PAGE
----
Artistic license: Maike Cruse on the developing art scene around Gleisdreieck Park

Freunde von Freunden / Chrischa Oswald, Daniel Müller

Maike Cruse doesn’t have time for morning rituals, leisurely breakfasts or long showers. Once she has taken care of her two children, the director of Gallery Weekend Berlin and abc (art berlin contemporary) art fair jumps straight onto her bicycle and starts her journey into work.

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“I’m usually already on the phone when I’m cycling,” she admits with a laugh during our chat. It’s a remarkable testament to Maike’s passion for her work— it takes just ten short minutes through the park at Gleisdreieck to get to her office on Potsdamer Strasse.

Maike works here with two colleagues, and together the trio are a well-oiled machine. Mutual trust and years of experience mean the team can often approach things without all the red tape. If you can make the rules, you can also bend them creatively, conjuring up new ideas at the last minute. The freedom to work unconventionally within a successful format like the Gallery Weekend is a luxury, which the former communications manager of Art Basel appreciates. For Maike, the two events she heads are all about the content: “What I find interesting about art are works that open people’s minds.”

Spending the day with Maike, we delve into her passion for art, career background, and the Gallery Weekend Guide, which makes its first appearance in 2016 with the support of Audemars Piguet.

We start our tour in the south part Gleisdreieck park, passing Station Berlin on our way to Potsdamer Strasse—the venue of the abc art fair. At every turn along the way, Maike has something to add about new little details and is visibly excited about the diverse possibilities for using the park.

What makes Berlin so engaging for you?

Maike Cruse: So much is moving forward in Berlin. For example, I find what’s going on here in the park at Gleisdreieck and around Potsdamer Strasse particularly interesting. Especially from the perspective of the art world. In recent years a completely new art centre has developed here with established galleries like Esther Schipper, Guido Baudach and Blain Southern and young galleries like Tanya Leighton, Supportico Lopez or Micky Schubert. There’s a lot of potential for tension and development, enhanced by all the creatives who are moving to the city from all over the world. It’s also true of selling art. Berlin used to be a weak art market, but now lots of collectors have moved here and young people are also starting to collect art.

There are lots of new galleries, but also lots of new independent project spaces. How successful do you think they will be?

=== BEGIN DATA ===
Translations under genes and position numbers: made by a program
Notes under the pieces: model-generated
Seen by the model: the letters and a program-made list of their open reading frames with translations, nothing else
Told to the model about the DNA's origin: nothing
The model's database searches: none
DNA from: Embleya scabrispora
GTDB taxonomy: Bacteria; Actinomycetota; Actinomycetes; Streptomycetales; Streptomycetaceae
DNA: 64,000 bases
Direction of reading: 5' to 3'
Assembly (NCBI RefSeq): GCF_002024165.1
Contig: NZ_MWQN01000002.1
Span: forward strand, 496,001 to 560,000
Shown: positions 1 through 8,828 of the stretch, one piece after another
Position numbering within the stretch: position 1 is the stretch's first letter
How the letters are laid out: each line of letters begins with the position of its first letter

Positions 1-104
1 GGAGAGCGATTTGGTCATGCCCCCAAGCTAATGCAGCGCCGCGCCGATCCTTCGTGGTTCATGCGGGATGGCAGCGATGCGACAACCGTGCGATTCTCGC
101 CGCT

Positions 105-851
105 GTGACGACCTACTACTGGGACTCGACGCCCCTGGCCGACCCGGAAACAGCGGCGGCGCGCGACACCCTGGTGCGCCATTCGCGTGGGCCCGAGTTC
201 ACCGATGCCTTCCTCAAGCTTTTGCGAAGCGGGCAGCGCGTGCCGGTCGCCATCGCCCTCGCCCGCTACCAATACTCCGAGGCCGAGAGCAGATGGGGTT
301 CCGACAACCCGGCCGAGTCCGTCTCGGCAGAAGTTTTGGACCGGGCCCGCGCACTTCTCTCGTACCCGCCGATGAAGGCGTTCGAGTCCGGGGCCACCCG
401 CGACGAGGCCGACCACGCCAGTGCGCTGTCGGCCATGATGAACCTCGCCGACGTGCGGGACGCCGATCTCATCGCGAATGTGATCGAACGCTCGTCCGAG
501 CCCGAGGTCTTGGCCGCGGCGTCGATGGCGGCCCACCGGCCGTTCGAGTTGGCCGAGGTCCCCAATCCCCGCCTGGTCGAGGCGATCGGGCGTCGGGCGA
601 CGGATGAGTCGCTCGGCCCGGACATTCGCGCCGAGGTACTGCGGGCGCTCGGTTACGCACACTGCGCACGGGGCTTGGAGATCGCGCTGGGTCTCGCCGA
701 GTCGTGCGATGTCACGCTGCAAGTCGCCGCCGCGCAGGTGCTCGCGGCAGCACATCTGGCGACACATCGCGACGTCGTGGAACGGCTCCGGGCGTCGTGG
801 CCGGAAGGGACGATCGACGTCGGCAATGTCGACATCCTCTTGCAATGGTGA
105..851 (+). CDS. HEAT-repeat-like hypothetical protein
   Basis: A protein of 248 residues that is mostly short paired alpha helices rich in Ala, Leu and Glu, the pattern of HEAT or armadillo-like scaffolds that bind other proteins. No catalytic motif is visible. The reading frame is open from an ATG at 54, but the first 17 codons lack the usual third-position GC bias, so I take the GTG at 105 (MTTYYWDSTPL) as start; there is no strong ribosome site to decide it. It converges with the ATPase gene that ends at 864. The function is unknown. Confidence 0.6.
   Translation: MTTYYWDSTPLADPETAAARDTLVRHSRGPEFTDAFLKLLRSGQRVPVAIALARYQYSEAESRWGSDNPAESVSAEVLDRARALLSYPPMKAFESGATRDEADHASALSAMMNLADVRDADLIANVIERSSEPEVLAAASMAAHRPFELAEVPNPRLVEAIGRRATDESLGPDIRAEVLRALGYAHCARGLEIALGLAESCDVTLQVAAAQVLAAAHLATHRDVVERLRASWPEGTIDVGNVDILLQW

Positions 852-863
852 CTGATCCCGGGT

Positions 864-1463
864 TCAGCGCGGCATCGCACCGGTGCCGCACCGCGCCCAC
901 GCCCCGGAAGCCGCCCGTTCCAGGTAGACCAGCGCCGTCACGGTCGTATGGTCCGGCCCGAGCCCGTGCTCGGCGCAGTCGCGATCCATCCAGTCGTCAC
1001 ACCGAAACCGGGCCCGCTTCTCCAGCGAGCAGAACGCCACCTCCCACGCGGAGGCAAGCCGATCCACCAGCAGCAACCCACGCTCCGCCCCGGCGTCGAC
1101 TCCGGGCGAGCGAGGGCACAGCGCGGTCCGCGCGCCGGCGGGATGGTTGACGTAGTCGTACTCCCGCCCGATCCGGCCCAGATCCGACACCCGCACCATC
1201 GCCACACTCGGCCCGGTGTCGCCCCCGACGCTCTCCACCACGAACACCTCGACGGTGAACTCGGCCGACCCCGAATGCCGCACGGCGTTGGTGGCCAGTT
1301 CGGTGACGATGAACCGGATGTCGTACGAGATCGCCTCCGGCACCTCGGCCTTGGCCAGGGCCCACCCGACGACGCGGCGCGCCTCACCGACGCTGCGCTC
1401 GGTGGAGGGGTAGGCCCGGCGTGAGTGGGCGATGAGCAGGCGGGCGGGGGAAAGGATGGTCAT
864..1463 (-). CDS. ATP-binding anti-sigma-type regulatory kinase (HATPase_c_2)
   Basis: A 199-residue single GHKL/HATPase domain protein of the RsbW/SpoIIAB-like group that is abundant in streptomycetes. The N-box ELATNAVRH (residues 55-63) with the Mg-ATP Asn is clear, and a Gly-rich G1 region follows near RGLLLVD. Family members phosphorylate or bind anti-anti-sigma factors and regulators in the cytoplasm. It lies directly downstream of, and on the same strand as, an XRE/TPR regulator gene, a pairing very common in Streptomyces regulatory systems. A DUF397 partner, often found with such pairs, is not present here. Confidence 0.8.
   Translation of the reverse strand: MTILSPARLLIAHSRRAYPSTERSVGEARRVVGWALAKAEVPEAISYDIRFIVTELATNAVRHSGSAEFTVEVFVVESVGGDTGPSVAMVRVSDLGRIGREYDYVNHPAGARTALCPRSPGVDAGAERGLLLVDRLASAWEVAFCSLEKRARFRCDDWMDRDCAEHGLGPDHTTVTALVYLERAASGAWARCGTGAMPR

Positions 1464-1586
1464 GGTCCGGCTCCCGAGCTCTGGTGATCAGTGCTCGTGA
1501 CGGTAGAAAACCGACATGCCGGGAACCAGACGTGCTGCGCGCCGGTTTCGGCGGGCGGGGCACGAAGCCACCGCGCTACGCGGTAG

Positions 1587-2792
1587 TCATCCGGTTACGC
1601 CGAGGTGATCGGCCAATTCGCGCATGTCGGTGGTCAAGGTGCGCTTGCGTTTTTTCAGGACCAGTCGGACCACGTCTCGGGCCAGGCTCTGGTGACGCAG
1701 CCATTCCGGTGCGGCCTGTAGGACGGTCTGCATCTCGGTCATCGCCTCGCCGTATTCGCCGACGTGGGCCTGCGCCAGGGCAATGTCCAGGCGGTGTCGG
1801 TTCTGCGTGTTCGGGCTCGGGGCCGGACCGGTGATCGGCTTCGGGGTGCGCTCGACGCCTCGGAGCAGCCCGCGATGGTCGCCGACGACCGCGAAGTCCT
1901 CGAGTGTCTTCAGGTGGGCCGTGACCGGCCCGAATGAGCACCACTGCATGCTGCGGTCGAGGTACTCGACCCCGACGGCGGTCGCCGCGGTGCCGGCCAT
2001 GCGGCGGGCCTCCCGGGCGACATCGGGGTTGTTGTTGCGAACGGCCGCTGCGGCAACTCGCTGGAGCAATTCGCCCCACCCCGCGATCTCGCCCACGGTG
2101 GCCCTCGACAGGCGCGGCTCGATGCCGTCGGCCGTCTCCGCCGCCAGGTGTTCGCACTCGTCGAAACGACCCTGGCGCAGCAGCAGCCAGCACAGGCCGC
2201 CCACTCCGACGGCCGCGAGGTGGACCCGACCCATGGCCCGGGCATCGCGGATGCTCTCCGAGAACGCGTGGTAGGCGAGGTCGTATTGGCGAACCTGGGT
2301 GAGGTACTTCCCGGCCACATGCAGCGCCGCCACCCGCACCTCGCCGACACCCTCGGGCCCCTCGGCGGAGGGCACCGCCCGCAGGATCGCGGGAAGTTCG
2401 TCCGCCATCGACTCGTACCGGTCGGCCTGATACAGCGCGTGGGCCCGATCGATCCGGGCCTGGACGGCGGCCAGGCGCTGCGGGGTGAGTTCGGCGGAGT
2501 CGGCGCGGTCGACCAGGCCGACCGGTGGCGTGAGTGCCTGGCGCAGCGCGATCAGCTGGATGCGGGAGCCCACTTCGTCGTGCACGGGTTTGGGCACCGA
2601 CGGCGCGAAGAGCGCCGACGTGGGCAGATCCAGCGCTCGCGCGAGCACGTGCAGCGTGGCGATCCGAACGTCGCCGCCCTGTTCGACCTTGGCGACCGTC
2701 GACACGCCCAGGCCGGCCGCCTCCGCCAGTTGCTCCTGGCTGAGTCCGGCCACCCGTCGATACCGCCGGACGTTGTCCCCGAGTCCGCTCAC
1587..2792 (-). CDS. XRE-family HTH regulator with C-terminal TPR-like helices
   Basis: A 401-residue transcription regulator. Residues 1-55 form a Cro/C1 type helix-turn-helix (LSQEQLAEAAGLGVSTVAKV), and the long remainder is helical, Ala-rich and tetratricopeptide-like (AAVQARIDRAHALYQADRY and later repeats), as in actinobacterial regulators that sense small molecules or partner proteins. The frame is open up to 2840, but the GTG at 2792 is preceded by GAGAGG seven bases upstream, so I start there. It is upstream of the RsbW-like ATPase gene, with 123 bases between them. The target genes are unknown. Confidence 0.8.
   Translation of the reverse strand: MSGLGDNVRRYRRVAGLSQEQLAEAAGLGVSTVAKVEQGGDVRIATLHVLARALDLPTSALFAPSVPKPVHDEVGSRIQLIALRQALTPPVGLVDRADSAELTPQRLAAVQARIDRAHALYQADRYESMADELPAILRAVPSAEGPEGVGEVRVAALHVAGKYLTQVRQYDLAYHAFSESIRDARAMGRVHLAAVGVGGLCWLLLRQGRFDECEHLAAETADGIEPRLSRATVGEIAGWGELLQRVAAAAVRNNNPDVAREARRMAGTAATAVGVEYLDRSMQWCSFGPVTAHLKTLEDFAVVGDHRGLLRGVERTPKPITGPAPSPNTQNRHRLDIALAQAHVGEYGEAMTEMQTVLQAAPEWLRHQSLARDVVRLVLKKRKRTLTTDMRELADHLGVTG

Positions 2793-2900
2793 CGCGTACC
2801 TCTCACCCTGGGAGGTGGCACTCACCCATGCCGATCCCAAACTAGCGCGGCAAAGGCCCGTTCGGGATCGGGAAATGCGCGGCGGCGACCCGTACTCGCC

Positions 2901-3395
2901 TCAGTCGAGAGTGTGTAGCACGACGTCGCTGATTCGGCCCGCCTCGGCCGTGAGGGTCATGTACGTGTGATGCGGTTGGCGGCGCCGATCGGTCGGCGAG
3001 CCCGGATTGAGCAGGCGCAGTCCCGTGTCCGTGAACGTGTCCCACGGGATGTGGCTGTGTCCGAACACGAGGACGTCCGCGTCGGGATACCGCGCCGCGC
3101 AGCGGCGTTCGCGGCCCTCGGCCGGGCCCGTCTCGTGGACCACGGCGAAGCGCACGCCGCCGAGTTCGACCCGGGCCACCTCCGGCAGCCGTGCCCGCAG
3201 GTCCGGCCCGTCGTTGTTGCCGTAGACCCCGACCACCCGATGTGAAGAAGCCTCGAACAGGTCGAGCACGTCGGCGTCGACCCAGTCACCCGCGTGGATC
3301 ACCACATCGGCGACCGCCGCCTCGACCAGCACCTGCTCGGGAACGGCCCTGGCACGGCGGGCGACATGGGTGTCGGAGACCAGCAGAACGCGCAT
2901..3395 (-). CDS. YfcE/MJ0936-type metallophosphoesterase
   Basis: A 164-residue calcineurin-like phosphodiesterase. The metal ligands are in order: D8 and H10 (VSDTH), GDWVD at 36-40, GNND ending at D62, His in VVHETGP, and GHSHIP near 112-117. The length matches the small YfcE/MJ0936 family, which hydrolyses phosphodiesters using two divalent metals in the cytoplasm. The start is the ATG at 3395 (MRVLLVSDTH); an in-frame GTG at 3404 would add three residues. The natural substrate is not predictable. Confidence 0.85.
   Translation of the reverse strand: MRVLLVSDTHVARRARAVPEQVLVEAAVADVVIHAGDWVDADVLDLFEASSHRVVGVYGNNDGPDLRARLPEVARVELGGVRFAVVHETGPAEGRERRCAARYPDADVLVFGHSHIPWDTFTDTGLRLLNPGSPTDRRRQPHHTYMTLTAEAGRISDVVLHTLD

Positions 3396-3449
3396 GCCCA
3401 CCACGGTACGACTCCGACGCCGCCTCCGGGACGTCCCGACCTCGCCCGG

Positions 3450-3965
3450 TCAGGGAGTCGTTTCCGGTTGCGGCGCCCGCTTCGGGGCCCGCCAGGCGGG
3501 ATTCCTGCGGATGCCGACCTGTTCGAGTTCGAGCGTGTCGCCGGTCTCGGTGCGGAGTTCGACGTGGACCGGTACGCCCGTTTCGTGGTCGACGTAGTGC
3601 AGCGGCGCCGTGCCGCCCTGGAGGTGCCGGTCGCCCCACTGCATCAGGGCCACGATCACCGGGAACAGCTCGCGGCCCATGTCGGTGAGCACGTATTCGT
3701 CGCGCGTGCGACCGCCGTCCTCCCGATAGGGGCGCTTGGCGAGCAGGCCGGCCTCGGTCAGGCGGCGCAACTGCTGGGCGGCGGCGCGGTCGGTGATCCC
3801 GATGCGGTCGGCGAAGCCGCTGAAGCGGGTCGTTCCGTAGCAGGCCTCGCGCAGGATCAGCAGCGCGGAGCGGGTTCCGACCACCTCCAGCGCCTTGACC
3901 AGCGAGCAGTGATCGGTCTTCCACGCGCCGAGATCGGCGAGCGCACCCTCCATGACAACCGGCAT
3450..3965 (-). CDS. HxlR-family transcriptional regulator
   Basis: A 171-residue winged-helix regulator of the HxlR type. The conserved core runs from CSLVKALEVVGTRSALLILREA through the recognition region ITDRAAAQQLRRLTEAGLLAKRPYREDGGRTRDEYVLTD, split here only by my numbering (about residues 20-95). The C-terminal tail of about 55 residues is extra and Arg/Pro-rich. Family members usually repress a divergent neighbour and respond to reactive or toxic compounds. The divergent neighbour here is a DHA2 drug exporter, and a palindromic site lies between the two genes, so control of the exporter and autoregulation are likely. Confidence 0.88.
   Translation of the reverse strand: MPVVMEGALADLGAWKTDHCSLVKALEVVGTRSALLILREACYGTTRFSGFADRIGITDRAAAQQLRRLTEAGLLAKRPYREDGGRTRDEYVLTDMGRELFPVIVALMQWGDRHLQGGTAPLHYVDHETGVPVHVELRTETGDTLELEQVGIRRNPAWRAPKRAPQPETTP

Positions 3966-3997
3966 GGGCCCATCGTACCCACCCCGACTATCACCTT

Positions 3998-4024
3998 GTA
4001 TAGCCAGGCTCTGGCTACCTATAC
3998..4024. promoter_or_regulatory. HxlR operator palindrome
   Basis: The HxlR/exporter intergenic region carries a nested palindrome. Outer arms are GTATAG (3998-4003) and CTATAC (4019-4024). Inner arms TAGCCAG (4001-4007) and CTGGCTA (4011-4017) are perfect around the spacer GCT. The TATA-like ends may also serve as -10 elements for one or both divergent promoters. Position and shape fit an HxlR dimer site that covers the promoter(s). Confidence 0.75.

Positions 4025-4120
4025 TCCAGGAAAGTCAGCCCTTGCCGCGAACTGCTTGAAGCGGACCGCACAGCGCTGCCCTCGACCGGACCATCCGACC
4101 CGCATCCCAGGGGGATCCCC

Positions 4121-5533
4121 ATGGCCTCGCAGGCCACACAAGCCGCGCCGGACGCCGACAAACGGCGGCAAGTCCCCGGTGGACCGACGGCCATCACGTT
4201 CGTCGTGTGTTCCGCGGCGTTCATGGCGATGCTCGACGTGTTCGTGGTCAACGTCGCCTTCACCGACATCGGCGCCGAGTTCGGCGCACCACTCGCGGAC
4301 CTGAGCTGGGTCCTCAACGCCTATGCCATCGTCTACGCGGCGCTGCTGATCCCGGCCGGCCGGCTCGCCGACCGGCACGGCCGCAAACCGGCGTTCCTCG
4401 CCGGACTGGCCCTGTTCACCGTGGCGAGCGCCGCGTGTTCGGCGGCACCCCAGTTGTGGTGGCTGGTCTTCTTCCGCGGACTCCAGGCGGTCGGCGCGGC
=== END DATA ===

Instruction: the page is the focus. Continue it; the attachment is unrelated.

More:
The sheer number of project spaces is unbelievable. I think there are about 130 of them by now. That’s great of course, because they are places where curators, artists and critics can experiment. It really suits Berlin and shows the city in a great light. It’s developing so quickly that it’s difficult to keep an overview of it now. But I think that this is exactly what has to happen to stop these project spaces from being institutionalized, meaning they keep their energy.

Can you tell us about your path in Berlin and how you became director of Gallery Weekend and the abc art fair?

My favorite spot in Berlin was always Die Kunst-Werke [KW]. I’ve actually seen every exhibition there since the start of the ’90s and always wanted to work there. So after studying, I moved to Berlin, went into the KW and asked if I could work there. They said, ‘You can start tomorrow with an internship’. That was in 2001. It was still fairly chaotic back then. Then, one thing led to another and the whole institution gradually became more professional. I was the press officer for KW and the Berlin Biennale. At the same time, I had my own exhibition project in Kreuzberg, “The Forgotten Bar Project”, where we did a different exhibition every night for a whole summer. Then more international projects followed with a group of artist friends.

You switched to Art Basel later on, right?

Yes, I was asked if I wanted to take the job of communications manager by Marc Spiegler [director of Art Basel from 2007]. After three years there I came back to Berlin and was approached by the gallerists—who had founded and were running abc and Gallery Weekend up until then—whether I would be interested in running the abc art fair as director. Later on I took on Gallery Weekend as well.

In light of your career, we’re interested to know: What does success mean for you?

I am only successful when everyone else is. If an exhibition looks good at the abc, when the architecture works and particularly high-quality exhibitions take place at Gallery Weekend. And, finally when collectors, curators and museum people from all over the world come to Berlin and art is bought. From my observation point, I inevitably always keep an eye on what is not going well. I’m always working towards making things even better.

How did you choose the galleries that we are going to visit on our tour?

The galleries that we are going to visit are both located near my office. Alfons Klosterfelde from Klosterfelde Edition took over the gallery a few years ago from his mother. He runs it very confidently and has a lot of plans for it. Société is a younger gallery that started as a project space. It has a very independent, specialized program with its own base of artists like Bunny Rodgers, Timur Si-Qin and Trisha Baga, which is building up over time.

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This article has been produced by Freunde von Freunden

Photography: Daniel Müller
Interview: Chrischa Oswald

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